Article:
It's a good time to be a beer drinker. A microbrew revolution is underway, and breweries worldwide seem to be constantly trying to outdo one another with new flavors and unique brewing techniques. There are beers brewed with everything from exotic grains and spices, to artificially flavored hops, fruits like apricots and pumpkins, moon dust (seriously), even whale meat.
Wait, what? Yes, you read that right: there is now even a beer brewed with whale meat, according to the Independent. And as you might have guessed, this hasn't exactly gone over too well with conservationists and animal rights activists... and probably for good reason. Anti-whaling efforts are at the foundation of the modern environmental movement. The idea of drinking beer flavored with whale meat seems downright archaic-- a cruel throwback to a barbaric era.
The Icelandic beer-maker responsible for the cetacean-flavored brew hasn't helped matters much by using the drink as a special promotional item for an upcoming mid-winter festival in honor of the Norse god Thor. Claims that the beer is a "healthier" option due to being high in protein and low in sugar are stirring up controversy. The ad campaign even suggests that those who drink the whale meat concoction will become "true Vikings."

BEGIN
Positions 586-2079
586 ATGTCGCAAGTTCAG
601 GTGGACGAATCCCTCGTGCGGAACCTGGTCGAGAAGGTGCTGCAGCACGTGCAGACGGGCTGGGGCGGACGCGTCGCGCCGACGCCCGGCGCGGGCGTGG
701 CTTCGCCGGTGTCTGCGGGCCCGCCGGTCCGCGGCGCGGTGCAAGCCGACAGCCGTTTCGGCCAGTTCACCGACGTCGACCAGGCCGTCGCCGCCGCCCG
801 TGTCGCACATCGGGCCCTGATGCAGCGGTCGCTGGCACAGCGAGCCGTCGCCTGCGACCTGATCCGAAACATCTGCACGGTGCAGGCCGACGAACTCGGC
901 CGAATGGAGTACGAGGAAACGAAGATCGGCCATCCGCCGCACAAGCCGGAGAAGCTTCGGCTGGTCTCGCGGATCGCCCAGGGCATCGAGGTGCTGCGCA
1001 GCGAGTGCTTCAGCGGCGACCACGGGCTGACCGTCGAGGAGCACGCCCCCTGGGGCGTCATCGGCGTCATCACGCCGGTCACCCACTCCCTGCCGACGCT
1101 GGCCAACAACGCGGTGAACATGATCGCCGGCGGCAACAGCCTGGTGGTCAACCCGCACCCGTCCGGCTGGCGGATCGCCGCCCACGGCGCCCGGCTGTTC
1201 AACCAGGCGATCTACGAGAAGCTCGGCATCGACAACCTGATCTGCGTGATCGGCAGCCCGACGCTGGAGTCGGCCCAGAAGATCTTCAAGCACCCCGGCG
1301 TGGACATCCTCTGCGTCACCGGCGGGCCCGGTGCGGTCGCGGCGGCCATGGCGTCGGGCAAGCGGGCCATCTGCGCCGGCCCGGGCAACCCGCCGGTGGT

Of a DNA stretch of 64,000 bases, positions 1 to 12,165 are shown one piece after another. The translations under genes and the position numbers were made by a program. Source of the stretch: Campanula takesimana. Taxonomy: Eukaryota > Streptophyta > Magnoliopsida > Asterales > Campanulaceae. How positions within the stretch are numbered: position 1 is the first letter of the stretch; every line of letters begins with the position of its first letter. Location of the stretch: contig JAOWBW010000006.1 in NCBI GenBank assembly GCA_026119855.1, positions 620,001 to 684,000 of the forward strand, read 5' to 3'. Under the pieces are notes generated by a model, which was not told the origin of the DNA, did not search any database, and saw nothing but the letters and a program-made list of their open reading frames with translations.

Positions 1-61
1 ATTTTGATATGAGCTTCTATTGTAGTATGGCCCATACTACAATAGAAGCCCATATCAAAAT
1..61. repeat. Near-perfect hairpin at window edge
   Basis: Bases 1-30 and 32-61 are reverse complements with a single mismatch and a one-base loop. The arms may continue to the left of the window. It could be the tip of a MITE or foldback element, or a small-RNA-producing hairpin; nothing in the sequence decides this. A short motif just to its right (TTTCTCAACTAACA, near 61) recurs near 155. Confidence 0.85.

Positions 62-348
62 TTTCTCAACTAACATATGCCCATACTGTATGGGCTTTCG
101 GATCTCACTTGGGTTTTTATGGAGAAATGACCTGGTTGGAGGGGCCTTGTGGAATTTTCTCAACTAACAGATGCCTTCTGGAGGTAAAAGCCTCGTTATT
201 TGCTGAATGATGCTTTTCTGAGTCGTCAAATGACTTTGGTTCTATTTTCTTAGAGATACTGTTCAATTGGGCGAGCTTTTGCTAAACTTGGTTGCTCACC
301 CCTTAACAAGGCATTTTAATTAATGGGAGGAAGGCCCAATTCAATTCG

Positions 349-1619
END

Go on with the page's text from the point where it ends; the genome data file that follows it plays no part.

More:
The environmental group Whale and Dolphin Conservation (WDC) has slammed the whaling company behind the beer, Hvalur, by calling the effort a "desperate hunt" for new markets for its "immoral" meat.
"Demand for this meat is in decline, with fewer and fewer people eating it," said Vanessa Williams-Grey, Icelandic whaling campaign leader. "Even so, reducing a beautiful, sentient whale to an ingredient on the side of a beer bottle is about as immoral and outrageous as it is possible to get."
"The brewery may claim that this is just a novelty product with a short shelf life, but what price is the life of an endangered whale which might have lived to be 90 years?"
Dagbjartur Ariliusson, the brewery's owner, has said that the beer will only be sold in Iceland during the midwinter months from January 4th to February 22nd, and that it will not be made for export. He said that the beer is meant to celebrate culture "as we've done for many centuries and eat cured food, including whale fat, and now we have the beer to drink with this food."
The beer has a 5.2 percent alcohol content and is produced when the whale meat is boiled down to extract oil. The remaining byproduct from the whale is to be dried, ground up and sold, likely as animal feed.
Iceland, along with Norway, Japan, the Danish Faeroe Islands, St. Lucia and St. Vincent & The Grenadines are the only nations in the world that still practice whaling in violation of the International Whaling Commission's 1986 ban against commercial whaling.